Who is the ‘I’ in what Moses says? If you look at the statement according to the grammar and syntax of it, you will conclude that the ‘I’ is Moses! But that would not make sense, would it? No, no, the ‘I’ is God. Moses is speaking as a spokesman of God.

Likewise in verse 20, we read that “Isaiah is very bold, and saith, I was found of them that sought me not, &c.” Who is the ‘I’? Again if you follow the rules grammar and syntax you will have to conclude that the ‘I’ is Isaiah, but you know that this is the case. The ‘I’ refers to God.

Now, in these two instances, it is very clear that the words that the prophets were speaking were the words of the LORD. But there are instances where it is not so clear. For example, in verse 16 we read “Isaiah saith, ‘Lord, who hath believed our report?’” Now, these words are the words of Isaiah! Isaiah is asking the Lord a question. They are the word of God only because it is in the inspired Scripture, and so we know that it is God’s infallible word.

But none of the preachers today are inspired. So we cannot say that everything that the preacher says is God’s infallible word. Yet at the same time, we must receive the word preached as the Word of Christ; and whenever the preacher’s admonishments and instructions are consistent with the Scriptures, then they ought to be received as the admonishments and instructions of Christ.

This was how the Christians at Berea received the preaching of the apostles:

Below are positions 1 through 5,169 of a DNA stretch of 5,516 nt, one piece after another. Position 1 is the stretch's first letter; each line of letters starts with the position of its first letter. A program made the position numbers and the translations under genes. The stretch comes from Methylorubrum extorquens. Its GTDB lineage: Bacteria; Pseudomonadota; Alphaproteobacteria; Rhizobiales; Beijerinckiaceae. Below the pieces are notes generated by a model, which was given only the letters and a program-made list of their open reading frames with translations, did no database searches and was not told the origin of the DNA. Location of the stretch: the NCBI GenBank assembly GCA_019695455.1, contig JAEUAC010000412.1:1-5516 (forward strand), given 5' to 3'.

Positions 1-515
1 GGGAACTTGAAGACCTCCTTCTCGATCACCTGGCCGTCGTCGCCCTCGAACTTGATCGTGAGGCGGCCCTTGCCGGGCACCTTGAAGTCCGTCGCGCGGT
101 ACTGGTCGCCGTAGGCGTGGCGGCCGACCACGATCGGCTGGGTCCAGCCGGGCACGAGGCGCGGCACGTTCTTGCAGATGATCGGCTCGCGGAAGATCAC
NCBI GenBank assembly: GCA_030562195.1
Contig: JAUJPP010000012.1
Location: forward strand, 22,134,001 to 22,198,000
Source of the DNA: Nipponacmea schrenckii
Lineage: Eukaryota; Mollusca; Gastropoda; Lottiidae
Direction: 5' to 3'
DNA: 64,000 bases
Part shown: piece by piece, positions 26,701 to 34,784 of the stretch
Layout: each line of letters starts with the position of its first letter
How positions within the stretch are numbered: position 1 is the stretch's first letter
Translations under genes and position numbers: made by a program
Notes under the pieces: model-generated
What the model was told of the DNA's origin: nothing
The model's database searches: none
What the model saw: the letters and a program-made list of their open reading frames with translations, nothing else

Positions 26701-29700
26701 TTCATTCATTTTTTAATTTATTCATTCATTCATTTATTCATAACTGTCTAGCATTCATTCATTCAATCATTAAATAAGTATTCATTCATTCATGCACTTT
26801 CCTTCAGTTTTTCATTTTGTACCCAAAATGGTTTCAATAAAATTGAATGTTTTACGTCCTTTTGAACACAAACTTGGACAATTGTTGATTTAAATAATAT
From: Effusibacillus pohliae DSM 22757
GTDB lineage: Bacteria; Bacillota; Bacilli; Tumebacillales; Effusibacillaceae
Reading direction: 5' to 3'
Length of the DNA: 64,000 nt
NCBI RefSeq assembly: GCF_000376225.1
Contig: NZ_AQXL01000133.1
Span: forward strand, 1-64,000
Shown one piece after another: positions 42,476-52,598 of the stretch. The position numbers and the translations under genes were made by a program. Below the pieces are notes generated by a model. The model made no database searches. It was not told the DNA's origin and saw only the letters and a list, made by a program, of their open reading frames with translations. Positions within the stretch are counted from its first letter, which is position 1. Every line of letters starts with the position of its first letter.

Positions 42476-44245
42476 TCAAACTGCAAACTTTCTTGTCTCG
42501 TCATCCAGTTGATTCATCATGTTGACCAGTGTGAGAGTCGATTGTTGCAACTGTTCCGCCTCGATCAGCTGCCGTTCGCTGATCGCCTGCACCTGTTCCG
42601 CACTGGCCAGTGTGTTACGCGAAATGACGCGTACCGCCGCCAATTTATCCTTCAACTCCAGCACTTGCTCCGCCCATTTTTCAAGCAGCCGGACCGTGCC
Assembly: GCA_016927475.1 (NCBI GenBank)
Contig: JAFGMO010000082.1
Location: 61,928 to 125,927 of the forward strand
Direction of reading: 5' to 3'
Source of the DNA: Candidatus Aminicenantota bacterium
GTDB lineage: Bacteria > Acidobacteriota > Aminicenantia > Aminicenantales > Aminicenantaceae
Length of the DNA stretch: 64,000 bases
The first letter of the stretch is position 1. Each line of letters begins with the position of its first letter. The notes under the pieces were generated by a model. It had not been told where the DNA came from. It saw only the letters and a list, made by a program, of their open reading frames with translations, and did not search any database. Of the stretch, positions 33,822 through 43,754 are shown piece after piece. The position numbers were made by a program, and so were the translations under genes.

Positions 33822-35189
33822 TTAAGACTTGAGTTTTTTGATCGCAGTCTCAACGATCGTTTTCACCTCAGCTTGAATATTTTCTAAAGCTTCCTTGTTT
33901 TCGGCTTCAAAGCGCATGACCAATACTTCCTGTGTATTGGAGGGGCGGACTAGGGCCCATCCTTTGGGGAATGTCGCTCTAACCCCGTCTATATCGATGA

“These were more noble than those in Thessalonica, in that they received the word with all readiness of mind, and searched the scriptures daily, whether those things were so” (Acts 17:11).

Whose word did the Bereans receive? Was it Paul’s words? No, look at verse 13; it was the “word of God.” Paul was preaching the word of God. It was the word of God that the Bereans received. The Bereans heard the word of God preached with a correct attitude. They receive it as the word of God and then they compare it with the written word.

But now, as an aside, we must ask: How does Christ send his preacher? He sends him by calling him. In earlier days, Christ would often call His preachers directly, —such as the way He called His apostles, or the apostle Paul.

Today, Christ calls His preachers generally through preaching. His voice is heard through the preaching of His word. When the word is preached, the Spirit of Christ applies the word into the heart of God’s children in different ways. For most it is conversion and sanctification. But occasionally, the Lord calls His preachers. He impresses, —upon the heart of those He would call, —a deep desire to preach the Gospel so that they say with the apostle Paul: “woe is unto me, if I preach not the gospel!” (1 Cor 9:16).

But this call must be confirmed through the church. The church is the body of Christ, and therefore the church is the instrument which Christ uses to confirm His call. This call is confirm through a show of hands by the members of the church, and a laying of hands by the elders.

This whole exercise is briefly comprehended in the word ‘send.’ Preachers are necessary because they are sent as the heralds of Christ.

But finally, let us consider how preachers are necessary because they are the means by which Christ warns His people.

to be Continued Next Issue

—JJ Lim